Alex

Share this post


Link to post
Share on other sites

I was angry because the music does not offer me anything that elevates the film in my eyes or ears, not because it was different. I mean it was so blantantly different and was showing it off that made me angry. It was to my ears just making an empty point, different for the sake of different without any other purpose. To be hoity toity intellectual makes us all feel a little better but if this music could not add anything to the film but distraction then it was not very fantastic in my opinion.

Most likely Greenwood does not have pretentious goals with the music, writing what he feels is right, but I certainly heard this music as so.

Share this post


Link to post
Share on other sites

Don't try to be different? Be just like everyone else? No thanks!

Not making a conscious attempt to be different does not necessarily result in being just like everyone else. I prefer music that tries to be excellent, not different, and naturally becomes different from the non-excellent norm as a result.

But at the end of the day, you find TWBB to be excellent regardless of what it attempts to do, and I don't, and that's that. The great thing about music is we don't have to agree...if we did, there wouldn't be any film score fans. ;)

Share this post


Link to post
Share on other sites
I can't say I have listened to this music on its own outside the film. But in the film it sounded extremely prententious to my ears, drawing attention to itself as an element in the film, shouting "Hey look at me! I am intellectual film music. Look how strange and against the grain I am!" instead of blending with the film.

Can't disagree more, my reaction was similar to Alexcremers.

Also.

"Movie music, like stage music, has to be functional. People argue that the only good screen music is music the audience is not conscious of hearing. I don't agree. Music has a power emotional influence and should be part of the whole film. After all, music is to be listened to, not ignored." Alex North

Music should not just let the film over power it and try to remain unnoticed, it's music it deserves a lot better than that. It should be as much a part of the film experience as the actors performance is, or music might as well not be there.

Share this post


Link to post
Share on other sites
I can't say I have listened to this music on its own outside the film. But in the film it sounded extremely prententious to my ears, drawing attention to itself as an element in the film, shouting "Hey look at me! I am intellectual film music. Look how strange and against the grain I am!" instead of blending with the film.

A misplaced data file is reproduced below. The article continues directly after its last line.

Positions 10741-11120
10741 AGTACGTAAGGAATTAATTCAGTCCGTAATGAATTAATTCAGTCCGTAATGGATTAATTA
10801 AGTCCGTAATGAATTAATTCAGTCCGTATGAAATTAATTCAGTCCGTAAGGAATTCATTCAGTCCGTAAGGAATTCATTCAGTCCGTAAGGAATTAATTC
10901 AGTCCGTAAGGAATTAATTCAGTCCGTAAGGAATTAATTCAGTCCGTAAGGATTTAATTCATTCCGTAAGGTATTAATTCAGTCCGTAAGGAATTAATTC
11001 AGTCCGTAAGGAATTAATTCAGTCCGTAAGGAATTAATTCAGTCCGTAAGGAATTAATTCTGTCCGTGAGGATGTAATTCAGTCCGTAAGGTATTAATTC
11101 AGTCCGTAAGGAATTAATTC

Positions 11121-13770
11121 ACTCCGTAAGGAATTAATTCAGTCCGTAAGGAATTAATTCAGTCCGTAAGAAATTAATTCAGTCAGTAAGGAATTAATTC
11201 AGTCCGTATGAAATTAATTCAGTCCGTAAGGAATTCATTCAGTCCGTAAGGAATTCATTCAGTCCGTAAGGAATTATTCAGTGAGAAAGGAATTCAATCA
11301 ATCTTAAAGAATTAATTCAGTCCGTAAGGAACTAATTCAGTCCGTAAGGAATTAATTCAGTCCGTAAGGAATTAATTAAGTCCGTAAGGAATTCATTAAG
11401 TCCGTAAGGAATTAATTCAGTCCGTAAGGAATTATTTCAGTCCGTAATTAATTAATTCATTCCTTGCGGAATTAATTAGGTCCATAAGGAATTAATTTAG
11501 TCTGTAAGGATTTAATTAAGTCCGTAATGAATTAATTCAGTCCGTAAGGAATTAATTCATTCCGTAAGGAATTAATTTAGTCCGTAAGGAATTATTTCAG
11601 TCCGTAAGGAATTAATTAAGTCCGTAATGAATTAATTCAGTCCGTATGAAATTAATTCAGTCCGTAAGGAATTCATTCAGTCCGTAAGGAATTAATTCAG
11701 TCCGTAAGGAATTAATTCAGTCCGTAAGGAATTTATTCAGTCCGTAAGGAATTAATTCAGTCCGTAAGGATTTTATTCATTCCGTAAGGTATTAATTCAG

Can't disagree more, my reaction was similar to Alexcremers.

Also.

"Movie music, like stage music, has to be functional. People argue that the only good screen music is music the audience is not conscious of hearing. I don't agree. Music has a power emotional influence and should be part of the whole film. After all, music is to be listened to, not ignored." Alex North

Music should not just let the film over power it and try to remain unnoticed, it's music it deserves a lot better than that. It should be as much a part of the film experience as the actors performance is, or music might as well not be there.

I am not asking that music blends unnoticed to the background. Music can make a statement and should make one. We all react to that statement in different ways. You found TWBB god-sent flash of brilliance, I found it contrived and annoying. You can't really argue in favour of any approach to film scoring as all solutions have a chance to succeed just as well. Overly different, "traditional", world music, noise, sound design. I might be happy with similar music as TWBB in a film I thought it made more sense to me. All is relative and dependant on views and ways of seeing and hearing. It all forms emotional-intellectual whole. It even happens to coincide with views of others once in a while.

Share this post


Link to post
Share on other sites

Don't try to be different? Be just like everyone else? No thanks!

Not making a conscious attempt to be different does not necessarily result in being just like everyone else. I prefer music that tries to be excellent, not different, and naturally becomes different from the non-excellent norm as a result.

But at the end of the day, you find TWBB to be excellent regardless of what it attempts to do, and I don't, and that's that. The great thing about music is we don't have to agree...if we did, there wouldn't be any film score fans. ;)

If this film was scored by an oridinary audience pleaser, like say Hans Zimmer, the roles would be reversed. You would be happy and I would mourn.

I can't say I have listened to this music on its own outside the film. But in the film it sounded extremely prententious to my ears, drawing attention to itself as an element in the film, shouting "Hey look at me! I am intellectual film music. Look how strange and against the grain I am!" instead of blending with the film.

Can't disagree more, my reaction was similar to Alexcremers.

Also.

"Movie music, like stage music, has to be functional. People argue that the only good screen music is music the audience is not conscious of hearing. I don't agree. Music has a power emotional influence and should be part of the whole film. After all, music is to be listened to, not ignored." Alex North

Music should not just let the film over power it and try to remain unnoticed, it's music it deserves a lot better than that. It should be as much a part of the film experience as the actors performance is, or music might as well not be there.